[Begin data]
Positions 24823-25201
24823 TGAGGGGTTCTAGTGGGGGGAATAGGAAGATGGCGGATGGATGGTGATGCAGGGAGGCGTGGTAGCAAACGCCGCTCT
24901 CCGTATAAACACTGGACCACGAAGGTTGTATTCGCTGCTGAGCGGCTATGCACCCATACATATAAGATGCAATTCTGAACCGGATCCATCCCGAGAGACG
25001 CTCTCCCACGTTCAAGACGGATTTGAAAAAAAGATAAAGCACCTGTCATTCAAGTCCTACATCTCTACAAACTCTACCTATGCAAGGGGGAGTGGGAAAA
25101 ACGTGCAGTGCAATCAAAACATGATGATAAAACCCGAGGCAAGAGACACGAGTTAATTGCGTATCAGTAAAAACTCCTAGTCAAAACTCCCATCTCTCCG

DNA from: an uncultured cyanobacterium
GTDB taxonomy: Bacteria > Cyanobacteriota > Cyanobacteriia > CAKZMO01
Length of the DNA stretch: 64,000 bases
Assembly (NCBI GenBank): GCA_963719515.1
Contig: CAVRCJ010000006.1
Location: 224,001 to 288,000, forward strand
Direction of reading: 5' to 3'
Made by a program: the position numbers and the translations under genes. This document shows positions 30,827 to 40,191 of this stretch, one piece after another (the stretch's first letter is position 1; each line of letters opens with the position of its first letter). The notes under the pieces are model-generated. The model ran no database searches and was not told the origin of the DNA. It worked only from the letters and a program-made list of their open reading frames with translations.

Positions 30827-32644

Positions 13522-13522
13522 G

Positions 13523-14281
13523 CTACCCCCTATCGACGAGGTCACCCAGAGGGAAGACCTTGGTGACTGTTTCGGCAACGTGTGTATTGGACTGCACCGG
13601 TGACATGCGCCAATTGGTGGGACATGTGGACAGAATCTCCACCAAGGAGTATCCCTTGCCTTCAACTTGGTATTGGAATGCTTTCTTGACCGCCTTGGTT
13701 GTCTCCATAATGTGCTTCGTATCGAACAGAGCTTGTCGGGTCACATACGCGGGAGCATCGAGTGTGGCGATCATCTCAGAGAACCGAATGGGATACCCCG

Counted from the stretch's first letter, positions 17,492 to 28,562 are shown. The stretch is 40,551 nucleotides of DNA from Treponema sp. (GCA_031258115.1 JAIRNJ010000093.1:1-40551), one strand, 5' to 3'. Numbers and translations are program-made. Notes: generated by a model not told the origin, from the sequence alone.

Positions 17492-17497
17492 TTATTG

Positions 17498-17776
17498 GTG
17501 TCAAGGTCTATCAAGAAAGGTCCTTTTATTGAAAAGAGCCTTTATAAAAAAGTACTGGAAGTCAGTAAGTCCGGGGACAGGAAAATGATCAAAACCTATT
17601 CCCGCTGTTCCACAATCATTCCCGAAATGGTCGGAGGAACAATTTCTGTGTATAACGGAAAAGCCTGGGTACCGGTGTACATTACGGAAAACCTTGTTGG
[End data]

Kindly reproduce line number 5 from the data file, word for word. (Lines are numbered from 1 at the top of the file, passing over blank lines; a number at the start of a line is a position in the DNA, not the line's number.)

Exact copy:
25101 ACGTGCAGTGCAATCAAAACATGATGATAAAACCCGAGGCAAGAGACACGAGTTAATTGCGTATCAGTAAAAACTCCTAGTCAAAACTCCCATCTCTCCG